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Freeway Fighters

This is What Victory Looks like, Freeway Fighters

In the end, a lot of bad freeway projects die not with a bang, but a whimper. But we still need to celebrate the win.

Editor's note: A version of this article originally appeared on City Observatory and is republished with permission.

Freeway fights are often long, drawn-out affairs, that involve challenging poorly conceived and wasteful projects at a seemingly unending series of public meetings.  In practice, freeway fighters generally lose every single battle—except the last one.  The epitaph for one such freeway project, the half billion dollar widening of I-205 south of Portland, the so-called “Phase 2” project, looked like this:

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The notice appears in terse language in an appendix to a report listing changes to Oregon’s federally required “State Transportation Investment Plan” or STIP.  Until this notice came out, the official status of this project was “indefinitely postponed,” but now it’s clearly dead.

“Revenue uncertainty” is a euphemism for “we have no money to pay for this project, and no prospect of finding any."

As we reported two months ago, it finally became obvious that the Oregon Department of Transportation  simply lacks the funds to pay for a seven-mile long widening of I-205 just outside of Portland.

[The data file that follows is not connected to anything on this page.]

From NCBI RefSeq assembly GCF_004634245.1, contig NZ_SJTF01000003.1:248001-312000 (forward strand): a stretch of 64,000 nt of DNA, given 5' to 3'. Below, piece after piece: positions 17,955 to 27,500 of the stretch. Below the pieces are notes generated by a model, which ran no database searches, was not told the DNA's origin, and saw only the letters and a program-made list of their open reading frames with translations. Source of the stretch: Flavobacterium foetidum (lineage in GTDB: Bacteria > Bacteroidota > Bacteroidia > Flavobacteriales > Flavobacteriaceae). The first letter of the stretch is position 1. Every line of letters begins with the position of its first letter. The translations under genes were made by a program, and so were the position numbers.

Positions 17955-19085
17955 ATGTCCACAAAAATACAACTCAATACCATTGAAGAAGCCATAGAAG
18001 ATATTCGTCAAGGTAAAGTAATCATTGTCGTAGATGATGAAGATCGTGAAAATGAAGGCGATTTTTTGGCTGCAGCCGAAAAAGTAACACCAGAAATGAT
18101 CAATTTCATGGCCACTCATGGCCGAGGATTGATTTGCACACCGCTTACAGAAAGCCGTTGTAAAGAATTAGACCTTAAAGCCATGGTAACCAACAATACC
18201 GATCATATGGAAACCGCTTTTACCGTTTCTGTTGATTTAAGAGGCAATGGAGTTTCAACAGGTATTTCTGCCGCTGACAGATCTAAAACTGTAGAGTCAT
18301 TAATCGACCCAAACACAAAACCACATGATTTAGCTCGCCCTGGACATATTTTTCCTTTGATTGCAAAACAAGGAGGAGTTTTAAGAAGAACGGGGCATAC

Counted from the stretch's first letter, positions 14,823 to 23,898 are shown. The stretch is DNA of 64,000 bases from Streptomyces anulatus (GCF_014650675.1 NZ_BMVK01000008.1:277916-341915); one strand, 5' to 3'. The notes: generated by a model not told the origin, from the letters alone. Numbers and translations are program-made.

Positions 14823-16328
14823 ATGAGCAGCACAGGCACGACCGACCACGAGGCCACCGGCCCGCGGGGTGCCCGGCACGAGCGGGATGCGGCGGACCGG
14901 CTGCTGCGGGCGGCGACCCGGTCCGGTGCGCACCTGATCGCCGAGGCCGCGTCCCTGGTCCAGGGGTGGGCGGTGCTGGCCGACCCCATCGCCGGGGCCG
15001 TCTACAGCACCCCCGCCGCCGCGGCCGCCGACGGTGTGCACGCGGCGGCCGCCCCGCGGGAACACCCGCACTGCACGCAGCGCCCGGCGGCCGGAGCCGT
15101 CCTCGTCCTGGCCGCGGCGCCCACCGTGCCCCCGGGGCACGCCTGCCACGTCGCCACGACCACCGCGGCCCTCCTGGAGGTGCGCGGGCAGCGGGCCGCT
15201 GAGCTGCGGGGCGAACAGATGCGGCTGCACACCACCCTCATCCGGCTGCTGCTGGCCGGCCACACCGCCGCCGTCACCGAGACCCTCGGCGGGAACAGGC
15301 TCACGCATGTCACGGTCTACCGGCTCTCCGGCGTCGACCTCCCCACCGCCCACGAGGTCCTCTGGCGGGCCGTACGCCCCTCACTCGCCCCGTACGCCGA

Opposition to the project was led by No More Freeways, a grassroots Portland group fighting billions of dollars of freeway widening projects being pushed by ODOT.  No More Freeways celebrated its Sixth Birthday this past month, and marked the passing of the I-205 project, along with its allies “Youth vs. ODOT”–young climate advocates who’ve relentlessly campaigned against these wasteful projects.

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No More Freeways filed detailed objections and critiques of the project technical work in comments on its Environmental Assessment. In addition, NMF’s community members submitted over 300 comments in opposition to the I-205 expansion during the public comment period last spring, including technical comments pointing out the explicit violation of federal environmental protection law. 

ODOT’s proposed I-205 expansion was listed as one of the worst transportation projects in the country in USPIRG’s “Highway Boondoggles” report in 2022. 

This is how bad projects die:  Agencies finally, and reluctantly, concede that they don’t have the money to pay for them, and that they are so bad that no one can be convinced to appropriate (or borrow) the money needed to move them forward.

We can only hope that this first small victory will signal a turning of the tide in the battle against wasteful and counterproductive highway expansion projects.  Oregon DOT continues to maintain the “extend and pretend” fiction that its now-$1.9 billion Rose Quarter project is still alive, but it too, will have to yield to the fiscal reality that the highway department is essentially broke and doesn’t have the resources to maintain the roads it currently has, much less build enormously expensive new ones.

Freeways are promoted with extravagant — and usually false — P.R. campaigns. But in the end, their death is often just a bureaucratic footnote.

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